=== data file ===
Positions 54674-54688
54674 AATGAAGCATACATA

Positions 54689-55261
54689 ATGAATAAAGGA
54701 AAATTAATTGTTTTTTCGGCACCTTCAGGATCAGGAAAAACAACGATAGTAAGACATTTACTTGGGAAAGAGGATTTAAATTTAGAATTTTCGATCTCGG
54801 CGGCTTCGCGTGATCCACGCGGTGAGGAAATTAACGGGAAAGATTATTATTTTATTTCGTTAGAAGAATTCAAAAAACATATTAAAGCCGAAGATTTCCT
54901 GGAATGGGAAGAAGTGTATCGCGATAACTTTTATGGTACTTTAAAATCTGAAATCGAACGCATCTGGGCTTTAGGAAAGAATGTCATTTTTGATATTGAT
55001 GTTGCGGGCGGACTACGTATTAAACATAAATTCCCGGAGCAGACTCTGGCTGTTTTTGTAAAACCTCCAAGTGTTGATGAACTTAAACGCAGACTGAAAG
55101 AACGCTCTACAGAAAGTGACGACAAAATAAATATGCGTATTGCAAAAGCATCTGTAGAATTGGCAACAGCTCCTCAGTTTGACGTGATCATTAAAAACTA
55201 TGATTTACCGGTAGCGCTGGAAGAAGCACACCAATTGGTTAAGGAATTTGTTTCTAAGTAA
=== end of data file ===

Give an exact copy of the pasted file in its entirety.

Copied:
Positions 54674-54688
54674 AATGAAGCATACATA

Positions 54689-55261
54689 ATGAATAAAGGA
54701 AAATTAATTGTTTTTTCGGCACCTTCAGGATCAGGAAAAACAACGATAGTAAGACATTTACTTGGGAAAGAGGATTTAAATTTAGAATTTTCGATCTCGG
54801 CGGCTTCGCGTGATCCACGCGGTGAGGAAATTAACGGGAAAGATTATTATTTTATTTCGTTAGAAGAATTCAAAAAACATATTAAAGCCGAAGATTTCCT
54901 GGAATGGGAAGAAGTGTATCGCGATAACTTTTATGGTACTTTAAAATCTGAAATCGAACGCATCTGGGCTTTAGGAAAGAATGTCATTTTTGATATTGAT
55001 GTTGCGGGCGGACTACGTATTAAACATAAATTCCCGGAGCAGACTCTGGCTGTTTTTGTAAAACCTCCAAGTGTTGATGAACTTAAACGCAGACTGAAAG
55101 AACGCTCTACAGAAAGTGACGACAAAATAAATATGCGTATTGCAAAAGCATCTGTAGAATTGGCAACAGCTCCTCAGTTTGACGTGATCATTAAAAACTA
55201 TGATTTACCGGTAGCGCTGGAAGAAGCACACCAATTGGTTAAGGAATTTGTTTCTAAGTAA